Algosome was launched in 2008 by Greg Cope to serve as a release website for several independent software projects. Algosome has since grown to contain online tools, articles, and downloadable desktop applications.
Greg Cope has a B.S. in Biochemistry from the University of California at Santa Cruz, a Ph.D. from the California Institute of Technology, performed Postdoctoral work at Stanford University, and currently works as a Bioinformatics Scientist in the San Francisco Bay Area.
During Greg's graduate work at Caltech, he began designing software to facilitate his research in biochemistry. Frustrated with the lack of a cost effective and easy to use Molecular Biology software package at the time, Greg began to write scripts to facilitate his research. These scripts culminated in the GeneCoder project - a comprehensive Biology tool for Molecular Cloning.
In 2009 the VistaPDB software was released. VistaPDB provides the scientific community with an easy to use 3D macromolecular modeling program. Capable of displaying and analyzing 3D structures in publicly available PDB format, VistaPDB is a comprehensive resource that excels beyond the current software available.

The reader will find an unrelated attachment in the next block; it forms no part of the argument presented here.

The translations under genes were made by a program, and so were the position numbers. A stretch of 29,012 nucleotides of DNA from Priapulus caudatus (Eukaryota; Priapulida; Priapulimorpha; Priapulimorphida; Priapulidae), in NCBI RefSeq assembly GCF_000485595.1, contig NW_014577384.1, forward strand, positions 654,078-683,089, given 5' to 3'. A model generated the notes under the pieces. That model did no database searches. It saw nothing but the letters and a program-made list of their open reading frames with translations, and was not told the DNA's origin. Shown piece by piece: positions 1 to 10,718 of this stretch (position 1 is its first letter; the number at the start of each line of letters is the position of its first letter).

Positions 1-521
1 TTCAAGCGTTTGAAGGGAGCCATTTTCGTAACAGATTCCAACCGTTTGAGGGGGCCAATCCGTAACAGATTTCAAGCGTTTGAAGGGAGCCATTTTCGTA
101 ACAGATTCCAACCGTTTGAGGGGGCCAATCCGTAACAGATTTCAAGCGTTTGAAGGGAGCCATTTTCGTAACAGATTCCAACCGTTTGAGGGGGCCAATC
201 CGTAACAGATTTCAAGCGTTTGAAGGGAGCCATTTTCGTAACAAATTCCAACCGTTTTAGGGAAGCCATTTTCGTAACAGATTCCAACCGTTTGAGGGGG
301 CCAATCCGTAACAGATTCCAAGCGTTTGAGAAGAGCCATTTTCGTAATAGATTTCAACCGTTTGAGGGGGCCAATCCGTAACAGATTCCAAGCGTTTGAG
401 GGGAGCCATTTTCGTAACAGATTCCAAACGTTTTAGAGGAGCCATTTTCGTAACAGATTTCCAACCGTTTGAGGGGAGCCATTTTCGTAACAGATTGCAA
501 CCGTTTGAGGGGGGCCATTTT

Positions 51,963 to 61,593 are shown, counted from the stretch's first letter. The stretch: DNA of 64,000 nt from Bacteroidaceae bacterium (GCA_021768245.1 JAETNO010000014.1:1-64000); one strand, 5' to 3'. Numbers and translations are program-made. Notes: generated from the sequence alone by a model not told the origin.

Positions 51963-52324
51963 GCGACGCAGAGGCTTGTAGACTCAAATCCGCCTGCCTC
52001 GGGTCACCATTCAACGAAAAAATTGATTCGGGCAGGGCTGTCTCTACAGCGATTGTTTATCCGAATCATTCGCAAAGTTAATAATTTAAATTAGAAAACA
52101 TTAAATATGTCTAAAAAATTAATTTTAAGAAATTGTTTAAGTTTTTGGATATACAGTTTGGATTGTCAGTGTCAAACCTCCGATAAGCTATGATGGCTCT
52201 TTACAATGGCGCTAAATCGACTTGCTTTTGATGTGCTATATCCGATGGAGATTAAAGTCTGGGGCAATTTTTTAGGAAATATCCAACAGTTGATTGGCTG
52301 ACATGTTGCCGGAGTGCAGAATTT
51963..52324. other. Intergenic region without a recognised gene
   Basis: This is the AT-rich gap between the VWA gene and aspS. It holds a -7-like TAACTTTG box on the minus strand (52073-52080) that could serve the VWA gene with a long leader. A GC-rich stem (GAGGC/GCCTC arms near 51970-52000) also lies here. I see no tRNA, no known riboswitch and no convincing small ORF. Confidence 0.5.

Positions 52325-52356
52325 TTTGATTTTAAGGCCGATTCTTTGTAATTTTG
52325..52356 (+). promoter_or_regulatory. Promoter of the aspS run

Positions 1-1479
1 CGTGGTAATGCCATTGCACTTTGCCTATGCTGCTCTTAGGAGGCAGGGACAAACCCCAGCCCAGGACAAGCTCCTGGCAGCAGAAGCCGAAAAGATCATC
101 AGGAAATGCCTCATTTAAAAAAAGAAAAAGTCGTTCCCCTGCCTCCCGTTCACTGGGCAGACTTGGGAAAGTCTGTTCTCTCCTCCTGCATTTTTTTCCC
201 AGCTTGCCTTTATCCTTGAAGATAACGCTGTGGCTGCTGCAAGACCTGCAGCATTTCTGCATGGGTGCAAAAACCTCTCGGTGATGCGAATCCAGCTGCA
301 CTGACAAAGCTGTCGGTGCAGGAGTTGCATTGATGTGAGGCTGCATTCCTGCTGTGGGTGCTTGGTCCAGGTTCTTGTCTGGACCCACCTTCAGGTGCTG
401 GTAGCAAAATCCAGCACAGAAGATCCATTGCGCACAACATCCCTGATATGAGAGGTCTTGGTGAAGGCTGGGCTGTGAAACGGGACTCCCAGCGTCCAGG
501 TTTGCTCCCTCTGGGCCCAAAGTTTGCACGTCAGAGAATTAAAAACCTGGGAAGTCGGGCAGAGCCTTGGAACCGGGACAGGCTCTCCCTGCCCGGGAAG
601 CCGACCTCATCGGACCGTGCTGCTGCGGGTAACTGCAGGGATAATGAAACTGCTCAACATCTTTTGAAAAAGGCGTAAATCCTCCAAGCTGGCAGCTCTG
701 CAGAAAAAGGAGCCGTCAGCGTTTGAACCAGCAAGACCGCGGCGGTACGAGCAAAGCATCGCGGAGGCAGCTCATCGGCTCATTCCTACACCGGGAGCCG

Greg has experience in a variety of programming languages, including java, perl, php, C, C++, Objective-C, SQL, HTML, and css. Although his programming experience ranges in subject matter, Greg's current research is in the area of Bioinformatics with a focus on software development, statistics, machine learning and data mining.
What does algosome mean? Algosome is the melding of two words: algorithm and 'some'. In Computer Science, an algorithm is a set of instructions for calculation and data processing. In biology, a 'some' (pronounced 'zome') is a large complex of molecules - more often than not proteins - together performing a set of instructions for a given process, be it protein synthesis (Ribosome), protein degradation (Proteasome), or chromatin organization (nucleosome). The blending of these two words is what Algosome is all about - creating a group (or in biological terms a 'complex') of algorithms, with the end goal of solving problems.